As in her first book, Cooper weaves stories from folklore into her tale. In Over Sea, Under Stone it is apparent that Cooper is drawing upon Arthurian legend – Merriman is a version of Merlin – to help set her tale in a mythic past. In this volume she draws upon other legends, too, the most obvious being the legends of Herne the Hunter and the Wild Hunt, who first appeared in a story told by Mrs Page in Shakespeare’s The Merry Wives of Windsor, and Wayland the Smith, whose tale is drawn from several cultures. She also uses the idea of a man out of his own time, doomed to wander the world until his task is fulfilled, which recalls the story of the Wandering Jew, cursed to walk the Earth until the Second Coming of Christ. In addition, she weaves a number of Christmas traditions into her story which are followed by Will’s family, such as the cutting and decorating of a tree, lighting the yule log, carolling around the village, exchanging gifts, and attending Midnight Mass. The action in the story shows that Will’s normal world in rural England is interacting with a far more ancient world of magic, with contrasts between the comfort of his loving family and their festive traditions, and the terrifying world of his newly discovered identity at the forefront of an ancient but still ongoing battle against evil.

The setting of the story isn’t something I have ever experienced - a deep winter where the countryside is blanketed by snow, where Will’s village is isolated from the outside world by the ongoing snowstorms. The storms force the entire village to seek shelter in the local manor house, harking back to feudal times when the local lord was charged with protecting his people. The storms, of course, aren’t natural, but sent by the Dark to attack the Light and to defeat Will in his quest to find the Signs of Light. The use of the extreme weather conditions in the book draws on the instinctual fear inside us all that when the dark comes, it will stay forever and never lift. This is the basis for so many pagan rituals that seek to send power to the sun so that it can return to renew life on Earth.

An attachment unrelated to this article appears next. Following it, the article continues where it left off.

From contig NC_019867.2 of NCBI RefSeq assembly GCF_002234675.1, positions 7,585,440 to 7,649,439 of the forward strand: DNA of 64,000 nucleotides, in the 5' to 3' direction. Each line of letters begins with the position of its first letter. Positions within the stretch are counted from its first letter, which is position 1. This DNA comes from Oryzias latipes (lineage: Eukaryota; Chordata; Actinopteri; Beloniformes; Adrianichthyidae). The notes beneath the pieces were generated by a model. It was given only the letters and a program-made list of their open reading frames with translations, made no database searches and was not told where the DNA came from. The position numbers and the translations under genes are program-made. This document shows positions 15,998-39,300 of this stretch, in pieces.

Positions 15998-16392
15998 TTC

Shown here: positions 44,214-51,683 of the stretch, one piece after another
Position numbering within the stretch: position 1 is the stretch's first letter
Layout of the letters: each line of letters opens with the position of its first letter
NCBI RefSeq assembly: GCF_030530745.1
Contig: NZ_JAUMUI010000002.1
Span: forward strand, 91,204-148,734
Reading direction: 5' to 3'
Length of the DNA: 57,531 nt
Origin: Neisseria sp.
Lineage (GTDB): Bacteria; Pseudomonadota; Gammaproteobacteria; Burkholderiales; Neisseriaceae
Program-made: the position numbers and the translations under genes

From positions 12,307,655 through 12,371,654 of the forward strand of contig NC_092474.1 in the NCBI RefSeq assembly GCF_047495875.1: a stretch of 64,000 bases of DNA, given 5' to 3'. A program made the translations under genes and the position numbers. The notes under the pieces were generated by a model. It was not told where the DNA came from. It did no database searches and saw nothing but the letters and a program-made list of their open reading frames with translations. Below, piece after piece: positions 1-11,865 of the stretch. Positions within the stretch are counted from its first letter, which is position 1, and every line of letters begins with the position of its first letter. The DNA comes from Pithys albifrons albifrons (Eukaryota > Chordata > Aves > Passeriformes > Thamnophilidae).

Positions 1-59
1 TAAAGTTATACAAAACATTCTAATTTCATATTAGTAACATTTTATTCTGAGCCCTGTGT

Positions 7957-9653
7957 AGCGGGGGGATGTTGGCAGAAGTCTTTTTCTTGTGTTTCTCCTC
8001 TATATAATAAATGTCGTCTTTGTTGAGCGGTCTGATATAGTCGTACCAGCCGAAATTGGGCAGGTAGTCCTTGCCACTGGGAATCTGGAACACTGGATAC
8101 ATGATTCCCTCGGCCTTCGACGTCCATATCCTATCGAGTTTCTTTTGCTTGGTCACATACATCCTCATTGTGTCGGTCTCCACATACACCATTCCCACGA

In the last pages of the book, Cooper spells out her overarching plan for the series - the discovery of the Grail has been achieved in the first book, recovering the Signs of Light are the objective in this book, and the narrative looks forward to future quests to find a sword of crystal and a harp of gold that will be needed in the final battle against the Dark.

This is a very dark story for a children’s fantasy novel, with enough depth and complexity to hold the interest of adult readers. Highly recommended.

The Dark is Rising Sequence

Over Sea, Under Stone by Susan Cooper The Dark is Rising by Susan Cooper Greenwitch by Susan Cooper The Grey King by Susan Cooper Silver on the Tree by Susan Cooper